2007年10月17日 星期三

'Aesthetic understatement' blossomed in Edo

'Aesthetic understatement' blossomed in Edo


Princess Chikako or Kazunomiya (1846-1877), the eighth daughter of Emperor Ninko (1800-1846), traveled from Kyoto to Edo (present-day Tokyo) in a grand procession in the early winter of 1861. The following year, the 15-year-old princess was married to another teenager of her age--Tokugawa Iemochi (1846-1866), the 14th shogun of the Tokugawa Shogunate. It was a marriage of political convenience intended to sustain the authority of the shogunate, but the young couple fell genuinely in love with each other. Iemochi was only 20 when he died of illness during a military campaign to subjugate the Choshu domain (present-day Yamaguchi Prefecture). His remains were brought back to Edo together with bolts of Nishijin-ori brocade { ━━ n., vt. 錦(にしき)[金襴(きんらん)](で飾る); 錦に織る.}he had purchased at his beloved wife's request. Sobbing inconsolably, Kazunomiya penned a tanka poem to the effect, "What am I to do with this brocade, which has value only if you are alive?" I recently went to the Tokyo National Museum to see "Legacy of the Tokugawa," an exhibition of Tokugawa Shogunate relics, which runs until Dec. 2. On display were various items handed down through generations of the mainline Tokugawa family as well as the three powerful offshoot clans of Owari, Kii and Mito. These items seemed suffused with the military might of the shogunate that controlled even the imperial family and the aristocracy. The exhibits included a flowing uchikake robe that was probably worn by Kazunomiya in the imperial court before she "descended" east to Edo from Kyoto. This was the first time the robe has been put on public display. Two and a half centuries of peace, sandwiched between the 1600 Battle of Sekigahara and the turbulence of the Meiji Restoration of 1868, brought grace and serenity to the culture of the warrior class. The effect is described as "aesthetic understatement" by Tsunenari Tokugawa, the current and 18th head of the Tokugawa family. The gleam of family swords, designated as national treasures, seemed all the more awe-inspiring because they have never been used. While the shogunate valued formality, the culture that blossomed among the common folk stressed substance rather than form. According to "Edo Kotoba 100-sen" (100 selected Edo expressions), a book by Katsumi Nakae published as part of the Seishun Shinsho series, the people of Edo were less partial to food and sundry goods produced in their own Kanto region than their more refined counterparts from Kamigata (Kyoto, Osaka and their nearby areas). In fact, the people worshiped Kamigata goods as sagari-mono, which literally means "goods bestowed from above." Kazunomiya was probably the ultimate gift bestowed upon Edo. The culture of the Edo period blossomed on multiple fronts, perpetuated by the aristocracy, the warrior class, the common folk, temples and shrines, and even via imports from overseas. While these diverse cultural facets competed and merged, the distinctive four seasons must have added color. As I strolled through Ueno Park on my way back from the museum, enjoying the sweet perfume of kinmokusei fragrant olive blossoms, I thought about the richness of the roots of Japanese culture. --The Asahi Shimbun, Oct. 14(IHT/Asahi: October 16,2007)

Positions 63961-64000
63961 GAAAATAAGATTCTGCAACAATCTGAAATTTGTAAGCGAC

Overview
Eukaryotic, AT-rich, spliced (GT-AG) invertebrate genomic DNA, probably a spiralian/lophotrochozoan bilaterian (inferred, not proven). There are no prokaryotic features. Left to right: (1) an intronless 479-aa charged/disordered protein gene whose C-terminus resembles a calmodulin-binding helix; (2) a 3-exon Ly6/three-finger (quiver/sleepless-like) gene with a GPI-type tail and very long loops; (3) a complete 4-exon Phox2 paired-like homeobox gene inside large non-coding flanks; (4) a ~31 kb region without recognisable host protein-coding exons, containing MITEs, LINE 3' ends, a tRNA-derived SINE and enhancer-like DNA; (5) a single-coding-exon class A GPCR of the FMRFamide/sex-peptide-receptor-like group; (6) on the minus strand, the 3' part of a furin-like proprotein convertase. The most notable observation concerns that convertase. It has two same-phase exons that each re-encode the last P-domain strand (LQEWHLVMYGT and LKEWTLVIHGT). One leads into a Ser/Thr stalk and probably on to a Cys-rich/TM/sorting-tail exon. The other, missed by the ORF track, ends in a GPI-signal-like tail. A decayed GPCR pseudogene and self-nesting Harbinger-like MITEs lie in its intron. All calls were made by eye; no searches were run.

住みなれし都路みやこじ出でて けふいく日



uchikake 打掛
CATEGORY: art history / crafts
An unbelted woman's outer garment worn over the *kosode 小袖 on formal occasions. It originated in the Kamakura period among women of the samurai 侍 elite and in the early Muromachi period was worn from early May to early September; from the end of the Muromachi period it was part of formal winter attire and made of such thick materials as karaori 唐織 and nuihaku 縫箔. From the the mid Edo period it was constructed with white, black and red figured satin rinzu 綸子, and fully embroidered with multi-colored threads. A kosode worn under an uchikake was called an aigi 合着 and an obi 帯 under an uchikake was called a kakeshita-obi 掛下帯. In the 18c, padding was added to the hem of the uchikake. The uchikake is still worn over a white kimono 着物 in the traditional wedding ceremony.


一 生に一度のイベントを、自分らしく個性的な衣裳で自分自身を華やかに演出できる衣裳製作をコンセプトに、オーソドックスな古典柄、爽やかなパステル調のモ ダン柄、レトロチックなものまで幅広く色打掛をラインナップ!きっと素敵な衣裳が見つかるはずです…全て使用糸はシルク100%に金箔、金糸などを織り込 んだ西陣織です